Flash Movie Review: The United States vs. Billie Holiday
IF I HAD LIVED FURTHER DOWN the hallway of my college residence, I would have certainly failed all my classes. At the opposite end of the hallway lived a student who played loud, heavy metal music when he had to study. He did listen to it other times; but during the week, he would play it at the same specific time which I found out was when he had to study. There would be no way I could study, let alone read a book, with such a distraction. When I studied, I had to have it quiet; the same goes for when I read a book for pleasure. I had a friend who could read while the television was on. If that was me, my ears would be picking up snippets of conversations while I was trying to read, causing a distraction for me. I admire people who are not bothered by such distractions. There were some students who liked to study together in small groups. They would congregate in the building’s lounge, fitting themselves around one of the tables or plopping themselves down in a corner filled with beanbag chairs and throw pillows. I would see them huddled together passing around bags of chips and pretzels along with a couple of thermoses filled with what I suspected to be something stronger than a soft drink or coffee. There would be no way I could be part of their study group because I would be constantly distracted. THE WEIRD THING IS WHEN I AM cooking or baking, I like to have some sound playing in the background. Either music or anything on the TV, I like it playing in the background because for some reason it keeps me calm. I always wondered if it is a creative thing, where people who are “making” something like to have a multiple of their senses getting stimulated at the same time. I cannot remember the artist’s name, but there was one I read about who loved to have music playing anytime they were painting. On the other hand, only based on the movie I saw, I believe Vincent Van Gogh preferred silence while painting so he could feel everything around him. It comes down to different creative people experience distractions in different ways. I cannot imagine what it would be like for, let us say, a sculptor trying to create something while having a distraction nearby. There used to be an artist who lived on my block who would always wear noise cancelling headphones whenever they were outside working on a project. With me speaking of distractions, after seeing this Oscar nominated and film festival winning movie, I cannot believe what the main character went through while selling out concert halls. THE PERFORMANCE OF ONE SONG WAS all that it took for the United States government to hopefully find a way to stop the singer Billie Holiday, played by Andra Day (Marshall), from ever singing again. With Leslie Jordan (The Help, Will & Grace-TV) as Reginald Lord Devine, Miss Lawrence (Star-TV, Empire-TV) as Miss Freddy, Natasha Lyonne (Honey Boy, Orange is the New Black-TV) as Tallulah Bankhead and Trevante Rhodes (Moonlight, The Predator) as Jimmy Fletcher; this dramatic music biography must be watched simply because of Andra’s performance. Known more as a singer, this starring role of hers made me think I was truly watching Billie Holiday. Overall, I enjoyed watching this film, though it needed a tightening up on the direction and another rewrite of the script. The reason I say this is because there were such a variety of characters that at times the intensity in Andra’s performance waned. Other than that, I cannot get over the life Billie was living through while trying to simply sing for a living. A deservedly Oscar nominated performance that needs to be seen to be believed.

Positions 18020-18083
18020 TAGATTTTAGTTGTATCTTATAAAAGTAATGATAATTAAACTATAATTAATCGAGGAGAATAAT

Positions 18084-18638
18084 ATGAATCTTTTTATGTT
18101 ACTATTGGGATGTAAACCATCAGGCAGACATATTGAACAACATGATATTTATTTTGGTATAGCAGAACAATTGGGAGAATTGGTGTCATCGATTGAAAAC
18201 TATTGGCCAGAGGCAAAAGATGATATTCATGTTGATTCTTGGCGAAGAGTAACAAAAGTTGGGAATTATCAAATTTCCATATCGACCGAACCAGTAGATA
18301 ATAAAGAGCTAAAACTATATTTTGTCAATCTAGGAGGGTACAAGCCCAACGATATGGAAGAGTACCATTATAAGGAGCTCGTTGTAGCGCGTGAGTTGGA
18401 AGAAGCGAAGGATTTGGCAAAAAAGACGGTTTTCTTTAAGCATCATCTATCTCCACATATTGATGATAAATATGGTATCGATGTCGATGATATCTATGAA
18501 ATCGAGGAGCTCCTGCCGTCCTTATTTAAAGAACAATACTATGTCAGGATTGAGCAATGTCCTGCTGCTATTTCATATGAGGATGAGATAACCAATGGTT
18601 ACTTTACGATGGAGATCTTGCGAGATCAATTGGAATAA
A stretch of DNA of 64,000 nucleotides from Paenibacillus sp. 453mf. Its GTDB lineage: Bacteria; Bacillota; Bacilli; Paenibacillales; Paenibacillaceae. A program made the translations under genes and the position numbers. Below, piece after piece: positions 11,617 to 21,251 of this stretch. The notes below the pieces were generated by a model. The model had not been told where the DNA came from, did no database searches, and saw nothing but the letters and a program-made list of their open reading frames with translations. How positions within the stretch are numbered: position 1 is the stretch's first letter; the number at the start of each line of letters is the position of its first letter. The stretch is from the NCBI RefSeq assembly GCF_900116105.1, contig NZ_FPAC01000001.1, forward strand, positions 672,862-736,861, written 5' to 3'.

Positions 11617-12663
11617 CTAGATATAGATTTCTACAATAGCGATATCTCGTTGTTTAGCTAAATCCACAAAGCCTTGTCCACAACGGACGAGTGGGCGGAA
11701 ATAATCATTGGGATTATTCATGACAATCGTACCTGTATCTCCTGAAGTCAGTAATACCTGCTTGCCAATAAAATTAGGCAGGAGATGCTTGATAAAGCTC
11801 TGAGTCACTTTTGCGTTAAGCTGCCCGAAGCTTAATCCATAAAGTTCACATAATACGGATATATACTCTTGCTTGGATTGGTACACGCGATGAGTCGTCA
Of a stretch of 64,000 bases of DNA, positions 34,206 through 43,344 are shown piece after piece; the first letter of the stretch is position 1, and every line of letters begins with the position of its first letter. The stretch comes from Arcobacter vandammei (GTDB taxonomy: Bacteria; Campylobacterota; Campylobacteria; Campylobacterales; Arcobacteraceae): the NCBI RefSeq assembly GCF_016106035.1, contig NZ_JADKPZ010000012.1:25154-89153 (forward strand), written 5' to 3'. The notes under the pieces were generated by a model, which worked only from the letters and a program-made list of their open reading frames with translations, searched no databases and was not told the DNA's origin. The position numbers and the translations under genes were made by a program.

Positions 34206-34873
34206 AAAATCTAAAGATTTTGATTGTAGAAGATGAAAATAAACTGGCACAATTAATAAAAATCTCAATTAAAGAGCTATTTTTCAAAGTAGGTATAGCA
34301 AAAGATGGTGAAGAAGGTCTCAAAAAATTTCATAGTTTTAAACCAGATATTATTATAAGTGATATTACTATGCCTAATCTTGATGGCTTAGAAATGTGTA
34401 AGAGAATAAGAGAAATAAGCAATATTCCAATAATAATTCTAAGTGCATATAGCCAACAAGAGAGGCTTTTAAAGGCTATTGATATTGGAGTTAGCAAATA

3 ¼ stars
Posted on May 10, 2021, in Drama and tagged 3 1/4 stars, andra day, biography, drama, drugs, film festival winner, leslie jordan, music, natasha lyonne, oscar nominated, racial, trevante rhodes. Bookmark the permalink. 2 Comments.